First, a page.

New Fox News battleground polls show a Republican trend in the fight for the U.S. Senate.The GOP candidates -- helped by anti-Barack Obama sentiment and strong support from male voters -- lead in all five states: Alaska, Arkansas, Colorado, Kansas and Kentucky.

The races, however, are still far from settled. None of the Senate candidates has a lead outside the poll’s margin of sampling error. And none of the front-runners hit the important marker of 50 percent support from their electorate.

Starting with Kansas, where there are two big turnarounds, here are the state-by-state results:

Kansas

Two Republican incumbents are fighting to keep their jobs in Kansas.The new Fox News poll finds both of them -- Sen. Pat Roberts and Gov. Sam Brownback -- have jumped ahead of their challengers.

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"We know that partisanship tends to assert itself as Election Day nears,” said Republican pollster Daron Shaw, who conducts the Fox News poll along with Democratic pollster Chris Anderson.“And that may be happening in Kansas."

The Senate race clearly remains competitive, as 44 percent of likely voters in Kansas back Roberts, with 39 percent for independent Greg Orman and 3 percent for libertarian Randall Batson. Yet Orman was up by six points in a two-way matchup three weeks ago (48-42 percent).

Democrat Chad Taylor withdrew from the race September 3, and subsequently the court decided a Democrat does not have to appear on the ballot.

Roberts has a bit more strength of support: 82 percent of his backers say they are certain to vote for him. It’s 76 percent for Orman.

Some 73 percent of Republicans back Roberts, while 71 percent of Democrats support Orman. Independents go for Orman by 45-34 percent. Roberts maintains his overall vote advantage because there are so many more Republicans than Democrats in the Sunflower State.

Men are supporting Roberts by 50-37 percent, while women back Orman by a narrow 40-38 percent margin.

One of the attacks against Roberts is that he doesn’t own a home in Kansas, and that may hurt him. Over half of voters -- 55 percent -- say Roberts is out of touch with Kansans. Just 35 percent say he is in touch.

For Orman, 37 percent say he is in touch with the state, while 39 percent say he isn’t. Orman is still an unknown to many voters, as nearly one in four is unsure (24 percent).

Brownback was elected in 2010 and soon fulfilled a campaign promise to cut taxes. More Kansas voters think the cuts mostly have hurt (43 percent) rather than helped (36 percent) the state’s economy.

Among voters saying the tax cuts have hurt, 78 percent are backing Democratic challenger Paul Davis.

Overall, the poll finds Brownback outdoes Davis: 46-40 percent. That’s a reversal from last month when Davis was up by four (45-41 percent).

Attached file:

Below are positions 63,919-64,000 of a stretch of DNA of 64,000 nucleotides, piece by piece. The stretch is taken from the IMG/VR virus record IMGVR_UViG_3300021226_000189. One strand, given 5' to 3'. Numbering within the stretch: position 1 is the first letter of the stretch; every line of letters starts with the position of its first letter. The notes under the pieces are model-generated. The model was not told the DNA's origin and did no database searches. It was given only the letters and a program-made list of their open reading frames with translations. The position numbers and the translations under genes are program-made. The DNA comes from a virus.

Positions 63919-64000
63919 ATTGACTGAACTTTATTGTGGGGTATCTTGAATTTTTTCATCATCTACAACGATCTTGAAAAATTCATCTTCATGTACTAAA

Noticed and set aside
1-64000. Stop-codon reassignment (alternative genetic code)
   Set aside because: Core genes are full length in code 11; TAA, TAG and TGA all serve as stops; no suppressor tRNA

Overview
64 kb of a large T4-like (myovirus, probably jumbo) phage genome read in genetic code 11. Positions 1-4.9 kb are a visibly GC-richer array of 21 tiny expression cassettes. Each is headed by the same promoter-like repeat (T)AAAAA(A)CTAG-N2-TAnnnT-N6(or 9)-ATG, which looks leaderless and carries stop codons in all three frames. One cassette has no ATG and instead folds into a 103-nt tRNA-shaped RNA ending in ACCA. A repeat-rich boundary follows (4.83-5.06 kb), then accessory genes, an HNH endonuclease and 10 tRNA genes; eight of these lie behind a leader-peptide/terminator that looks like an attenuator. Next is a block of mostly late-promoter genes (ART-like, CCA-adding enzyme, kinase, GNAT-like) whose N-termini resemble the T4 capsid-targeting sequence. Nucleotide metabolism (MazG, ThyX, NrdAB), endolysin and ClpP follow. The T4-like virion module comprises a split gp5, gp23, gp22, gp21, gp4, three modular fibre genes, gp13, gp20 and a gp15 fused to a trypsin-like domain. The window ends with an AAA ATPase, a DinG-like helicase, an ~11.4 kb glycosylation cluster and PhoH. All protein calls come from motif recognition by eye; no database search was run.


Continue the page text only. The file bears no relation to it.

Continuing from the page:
The shift comes from a few places: Support for Davis among Democrats dropped from 91 percent in September to 82 percent, and backing from independents increased for Brownback from 27 percent last month to 36 percent. In addition, Brownback’s support among men increased 10 points in the new poll since September.

Sixty-three percent of Kansas likely voters disapprove of Obama’s job performance, which makes this his worst job rating of the five battleground states tested this week.

Alaska

Likely voters in Alaska are unhappy with President Obama and don’t think much of his health care plan. That helps give Republican Dan Sullivan a 44-40 percent advantage over Democratic incumbent Sen. Mark Begich.

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It also helps Sullivan that by a 13-point spread, more Republicans (42 percent) than Democrats (29 percent) are “extremely” interested in the election.

Eighty-six percent of each candidate’s backers say they are certain to vote for their guy Nov. 4.

Men back Sullivan by a 14-point margin, while women are more likely to go for Begich by 5 points.

It’s clear why Begich has tried to distance himself from Obama -- and why Sullivan has tried to make the race a referendum on the president: 61 percent of Alaska likely voters disapprove of Obama, and 56 percent think the health care law went too far. Begich voted for ObamaCare.

About 10 percent are still undecided about their vote in the Senate race, yet two-thirds of them disapprove of the job Obama is doing. That’s an ominous sign for Begich.

Begich had to pull a much-criticized ad off television, yet the damage lingers. Over half of voters -- 53 percent -- say Begich is making unfair attacks against Sullivan. Just 40 percent feel Sullivan is attacking Begich unfairly.

In the Alaska gubernatorial race, Republican Sean Parnell receives 42 percent to non-affiliated candidate Bill Walker’s 37 percent. About one in five is undecided or will vote for someone else.

Arkansas